WALL STREET HEARS THE CLOSING BELL – FOR THE VERY LAST TIME

NYSE shuts up shop as stock markets become irrelevant to new business and the economy
Mindbullet dateline: 15 March 2016

It’s become apparent to everyone that the stock market these days is just a giant online casino. As one commentator put it: “The stock market is becoming little more than a place for speculators and algorithms to compete over who can trade his way to the most money.”

As a mechanism for raising and allocating capital it’s all but dead. And it certainly doesn’t need a ‘place’ to operate. It’s all virtual anyway, driven by cloud computing.

Some say the writing was on the wall for Wall Street when Chi-X launched in 2005. Within five years they had grabbed 20% of Europe’s equities trading market. Not to be outdone, the NYSE snapped up Euronext, a collection of European stock markets, hoping to “globally redefine the marketplace for trading cash and derivatives securities.”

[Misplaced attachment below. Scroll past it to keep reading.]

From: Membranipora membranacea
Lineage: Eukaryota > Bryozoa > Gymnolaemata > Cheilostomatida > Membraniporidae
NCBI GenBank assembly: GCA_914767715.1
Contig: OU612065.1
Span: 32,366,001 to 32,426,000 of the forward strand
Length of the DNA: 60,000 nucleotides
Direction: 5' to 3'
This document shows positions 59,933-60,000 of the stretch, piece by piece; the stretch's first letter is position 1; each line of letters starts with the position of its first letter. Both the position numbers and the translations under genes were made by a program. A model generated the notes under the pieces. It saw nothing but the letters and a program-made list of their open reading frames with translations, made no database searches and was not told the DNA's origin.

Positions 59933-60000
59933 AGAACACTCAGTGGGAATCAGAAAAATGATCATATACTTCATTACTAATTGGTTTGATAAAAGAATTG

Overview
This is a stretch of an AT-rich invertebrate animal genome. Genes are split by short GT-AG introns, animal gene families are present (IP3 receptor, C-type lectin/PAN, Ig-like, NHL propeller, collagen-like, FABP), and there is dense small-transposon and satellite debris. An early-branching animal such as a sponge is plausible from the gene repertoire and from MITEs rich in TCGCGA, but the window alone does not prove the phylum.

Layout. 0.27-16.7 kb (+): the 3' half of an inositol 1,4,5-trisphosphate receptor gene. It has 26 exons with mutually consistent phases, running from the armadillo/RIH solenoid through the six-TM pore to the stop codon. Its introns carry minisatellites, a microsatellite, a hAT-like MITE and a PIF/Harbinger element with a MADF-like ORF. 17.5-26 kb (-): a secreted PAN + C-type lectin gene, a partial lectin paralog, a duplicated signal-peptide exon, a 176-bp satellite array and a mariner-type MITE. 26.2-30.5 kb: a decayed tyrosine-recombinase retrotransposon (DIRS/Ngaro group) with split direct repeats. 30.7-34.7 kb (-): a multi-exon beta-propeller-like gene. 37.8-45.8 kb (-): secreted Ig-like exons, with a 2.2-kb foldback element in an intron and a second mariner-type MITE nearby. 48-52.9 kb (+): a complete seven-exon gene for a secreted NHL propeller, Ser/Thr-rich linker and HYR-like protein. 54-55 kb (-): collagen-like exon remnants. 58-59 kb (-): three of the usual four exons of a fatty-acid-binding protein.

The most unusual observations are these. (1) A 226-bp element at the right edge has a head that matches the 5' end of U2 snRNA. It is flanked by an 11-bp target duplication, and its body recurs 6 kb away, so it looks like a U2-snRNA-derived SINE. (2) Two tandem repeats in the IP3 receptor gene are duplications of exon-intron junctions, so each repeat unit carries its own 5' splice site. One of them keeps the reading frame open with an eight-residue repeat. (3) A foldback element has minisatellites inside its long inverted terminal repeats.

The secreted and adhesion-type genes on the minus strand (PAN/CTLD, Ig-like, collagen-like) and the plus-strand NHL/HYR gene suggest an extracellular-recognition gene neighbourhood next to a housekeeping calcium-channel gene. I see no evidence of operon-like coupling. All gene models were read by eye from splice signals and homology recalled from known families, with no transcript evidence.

Perhaps the Credit Crunch one year later put paid to those dreams. Whatever the case, by 2010 there was a wave of consolidation that swept the markets.

Deutsche Börse weighed in by buying NYSE Euronext, looking again to be the biggest global gorilla, while London Stock Exchange bought Canada TMX. The club was closing ranks.

But the final straw was the ‘App Economy’. Chi-X started the trend, quickly followed by NASDAQ and other tech driven exchanges. An iPad or Android app is all you need to be a virtual broker or day trader, from anywhere in the world. Trading stocks and futures is as easy as playing poker on your tablet, and there’s zero risk around settlement. The market is open 24 hours a day, every day.

So why on earth do you need a trading floor full of shouting people, and thousands of screens all over the room, when the one in your hand can do it all?